(that is,most module-specificinteractions).The resulting top150genepairswere
plotted using Visant.
Gene ontology analyses. Functional enrichment was assessed using the DAVID
database http://david.abcc.ncifcrf.gov/. For differentially expressed genes and co-
expression modules, the background was set to the total list of genes expressed in
the brain in the cortex data set. For genes containing differentially spliced exons,
the background was set to the total set of genes showing evidence of alternative
splicing in our RNA-seq data. The statistical significance threshold level for all
gene ontology enrichment analyses was P,0.05 (Benjamini and Hochberg cor-
rected for multiple comparisons).
the comparison involved different platforms, the comparison was done at gene
Quantitative RT–PCR. One microgram of total RNA was treated with RNase-
free DNase I (Invitrogen/Fermentas) and reverse-transcribed using Invitrogen
Superscript II reverse-transcriptase and random hexanucleotide primers
containing iTaq Sybrgreen (Biorad) and primers at a concentration of 0.5mM
ent cDNA synthesis experiments for each gene. GAPDH levels were used as an
internal control. Statistical significance was assessed by a two-tailed t-test assum-
ing unequal variance.
Semi-quantitative RT–PCR. Total RNA (600ng) pooled from autism cases
(n52–3) or controls (n52–3) was reverse-transcribed as described above.
cDNA (50ng) was subjected to 30 cycles of PCR amplification using the primers
described in Supplementary Table 11. PCR products were separated on a 3%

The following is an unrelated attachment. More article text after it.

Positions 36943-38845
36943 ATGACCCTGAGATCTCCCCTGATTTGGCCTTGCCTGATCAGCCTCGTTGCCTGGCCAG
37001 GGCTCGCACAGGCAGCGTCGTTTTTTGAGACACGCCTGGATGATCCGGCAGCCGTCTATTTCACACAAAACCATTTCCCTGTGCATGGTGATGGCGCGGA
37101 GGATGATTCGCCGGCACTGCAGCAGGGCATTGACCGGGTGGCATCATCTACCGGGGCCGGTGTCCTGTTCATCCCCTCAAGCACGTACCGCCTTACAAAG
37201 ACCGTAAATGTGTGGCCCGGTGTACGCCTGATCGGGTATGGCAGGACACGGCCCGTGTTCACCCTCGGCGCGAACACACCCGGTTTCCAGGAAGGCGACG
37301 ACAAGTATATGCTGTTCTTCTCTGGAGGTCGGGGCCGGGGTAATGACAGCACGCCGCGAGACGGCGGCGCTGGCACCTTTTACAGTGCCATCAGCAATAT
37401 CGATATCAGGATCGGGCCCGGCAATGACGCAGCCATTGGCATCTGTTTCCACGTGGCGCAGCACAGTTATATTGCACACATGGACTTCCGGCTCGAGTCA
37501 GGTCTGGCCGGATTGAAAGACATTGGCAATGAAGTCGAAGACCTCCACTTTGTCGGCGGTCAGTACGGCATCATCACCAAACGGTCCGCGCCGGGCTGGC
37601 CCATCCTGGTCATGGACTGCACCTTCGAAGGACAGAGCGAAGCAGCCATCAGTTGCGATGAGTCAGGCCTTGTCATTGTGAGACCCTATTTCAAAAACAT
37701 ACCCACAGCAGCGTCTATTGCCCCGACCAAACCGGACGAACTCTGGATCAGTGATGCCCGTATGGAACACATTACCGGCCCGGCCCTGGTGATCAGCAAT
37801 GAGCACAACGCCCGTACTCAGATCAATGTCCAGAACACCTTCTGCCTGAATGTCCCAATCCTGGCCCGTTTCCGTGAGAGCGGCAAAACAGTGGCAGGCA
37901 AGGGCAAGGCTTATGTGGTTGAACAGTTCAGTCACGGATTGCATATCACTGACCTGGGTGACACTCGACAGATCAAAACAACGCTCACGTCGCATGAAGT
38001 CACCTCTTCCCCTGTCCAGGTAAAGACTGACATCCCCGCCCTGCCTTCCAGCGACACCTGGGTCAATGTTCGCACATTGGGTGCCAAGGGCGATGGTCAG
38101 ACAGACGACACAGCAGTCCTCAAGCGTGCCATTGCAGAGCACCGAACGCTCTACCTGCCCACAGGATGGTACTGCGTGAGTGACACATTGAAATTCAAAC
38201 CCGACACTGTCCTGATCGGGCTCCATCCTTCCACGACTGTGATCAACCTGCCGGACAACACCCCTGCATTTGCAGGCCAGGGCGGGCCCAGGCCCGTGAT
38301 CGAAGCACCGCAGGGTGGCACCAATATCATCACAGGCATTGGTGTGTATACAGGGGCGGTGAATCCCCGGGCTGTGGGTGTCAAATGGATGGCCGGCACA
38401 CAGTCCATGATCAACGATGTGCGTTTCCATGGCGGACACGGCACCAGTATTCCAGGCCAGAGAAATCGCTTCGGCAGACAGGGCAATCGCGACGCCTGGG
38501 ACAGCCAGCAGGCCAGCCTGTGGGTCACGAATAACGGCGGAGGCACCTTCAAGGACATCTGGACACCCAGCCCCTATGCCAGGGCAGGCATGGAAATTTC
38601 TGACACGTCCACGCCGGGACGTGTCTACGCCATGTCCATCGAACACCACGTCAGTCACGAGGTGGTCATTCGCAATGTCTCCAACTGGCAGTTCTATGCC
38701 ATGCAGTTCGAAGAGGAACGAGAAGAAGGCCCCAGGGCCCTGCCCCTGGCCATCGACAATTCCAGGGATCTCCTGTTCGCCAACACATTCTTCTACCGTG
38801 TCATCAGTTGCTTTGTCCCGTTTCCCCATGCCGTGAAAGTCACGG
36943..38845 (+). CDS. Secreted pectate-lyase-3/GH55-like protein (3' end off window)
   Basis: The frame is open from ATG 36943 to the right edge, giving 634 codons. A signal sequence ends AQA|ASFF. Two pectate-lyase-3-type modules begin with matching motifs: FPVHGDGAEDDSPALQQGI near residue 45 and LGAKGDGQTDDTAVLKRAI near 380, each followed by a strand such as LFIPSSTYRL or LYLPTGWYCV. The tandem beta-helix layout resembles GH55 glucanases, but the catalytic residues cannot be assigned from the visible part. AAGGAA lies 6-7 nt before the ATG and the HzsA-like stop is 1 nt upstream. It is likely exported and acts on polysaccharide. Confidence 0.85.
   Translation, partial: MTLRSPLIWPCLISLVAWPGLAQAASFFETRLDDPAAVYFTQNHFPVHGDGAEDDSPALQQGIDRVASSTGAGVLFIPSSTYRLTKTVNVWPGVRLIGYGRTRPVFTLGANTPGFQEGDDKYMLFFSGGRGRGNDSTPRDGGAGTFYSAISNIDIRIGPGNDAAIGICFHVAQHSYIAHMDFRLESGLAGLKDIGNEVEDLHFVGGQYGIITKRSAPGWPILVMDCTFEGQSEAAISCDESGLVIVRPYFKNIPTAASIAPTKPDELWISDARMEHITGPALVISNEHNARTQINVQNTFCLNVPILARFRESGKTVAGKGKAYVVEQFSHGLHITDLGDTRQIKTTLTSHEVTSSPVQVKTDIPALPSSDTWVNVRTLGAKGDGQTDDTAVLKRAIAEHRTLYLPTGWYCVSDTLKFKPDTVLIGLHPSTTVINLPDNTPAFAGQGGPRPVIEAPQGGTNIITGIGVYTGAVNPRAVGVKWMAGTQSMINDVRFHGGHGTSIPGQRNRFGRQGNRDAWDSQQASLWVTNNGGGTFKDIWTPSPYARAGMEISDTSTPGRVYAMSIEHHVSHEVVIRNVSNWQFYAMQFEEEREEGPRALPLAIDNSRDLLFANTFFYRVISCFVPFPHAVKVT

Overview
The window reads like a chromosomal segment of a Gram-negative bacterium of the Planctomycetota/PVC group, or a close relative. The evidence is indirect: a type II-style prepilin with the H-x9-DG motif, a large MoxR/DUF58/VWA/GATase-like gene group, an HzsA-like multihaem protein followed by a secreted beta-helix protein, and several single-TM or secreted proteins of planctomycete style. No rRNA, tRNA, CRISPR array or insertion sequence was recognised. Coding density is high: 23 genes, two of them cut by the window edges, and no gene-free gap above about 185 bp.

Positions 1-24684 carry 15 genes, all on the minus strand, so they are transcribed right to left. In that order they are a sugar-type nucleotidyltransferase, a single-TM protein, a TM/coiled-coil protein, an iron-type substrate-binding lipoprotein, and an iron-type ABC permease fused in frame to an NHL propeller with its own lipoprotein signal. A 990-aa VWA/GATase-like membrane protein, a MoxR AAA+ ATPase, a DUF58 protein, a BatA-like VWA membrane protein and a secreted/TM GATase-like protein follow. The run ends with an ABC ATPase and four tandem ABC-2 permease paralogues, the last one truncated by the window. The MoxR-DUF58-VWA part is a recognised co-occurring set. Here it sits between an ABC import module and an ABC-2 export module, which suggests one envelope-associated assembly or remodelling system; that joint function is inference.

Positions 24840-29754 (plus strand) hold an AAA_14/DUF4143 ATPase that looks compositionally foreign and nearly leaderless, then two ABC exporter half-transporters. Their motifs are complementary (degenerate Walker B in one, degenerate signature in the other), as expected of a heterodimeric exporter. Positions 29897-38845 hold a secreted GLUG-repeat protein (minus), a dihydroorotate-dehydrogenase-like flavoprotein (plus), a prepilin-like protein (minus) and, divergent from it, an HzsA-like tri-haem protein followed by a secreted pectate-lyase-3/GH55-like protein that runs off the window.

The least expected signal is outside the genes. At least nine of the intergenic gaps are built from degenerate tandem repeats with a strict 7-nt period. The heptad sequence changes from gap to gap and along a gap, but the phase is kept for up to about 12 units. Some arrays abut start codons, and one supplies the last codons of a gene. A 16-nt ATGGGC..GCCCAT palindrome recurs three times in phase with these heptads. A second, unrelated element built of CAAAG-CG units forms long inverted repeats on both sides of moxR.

agarose gel stained with GelStar (Lonza).
Illumina GAII sequencer according to the manufacturer’s protocol. To generate
sufficient read coverage for the quantitative analysis of alternative splicing events,
existing database of EST and cDNA-derived alternative splicing junctions using
Macmillan Publishers Limited. All rights reserved
the Basic Local Alignment Tool (BLAT) as described previously36,37. Reads were
considered properly aligned to a splice junction if at least 71 of the 73 nucleotides
matched and at least 5 nucleotides mapped to each of the two exons forming the
splice junction. Alternative exon inclusion values (‘%inc’), representing the pro-
were calculated for each mRNA pool as the ratio of reads aligning to the C1-A or
A-C2 junctions against readsaligningagainst allthreepossiblejunctionsas previ-
values were considered reliable if at least one of the included junctions as well as
the skipped junctions were covered by at least 20 reads. %inc values were com-
pared across samples using Fisher’s exact test and the Bonferroni–Hochberg cor-
rection to identify differentially spliced exons associated with autism. Differential
splicing events were considered significant if they fulfilled both criteria of
FDR,0.1 and %inc difference between autism and controls .15%.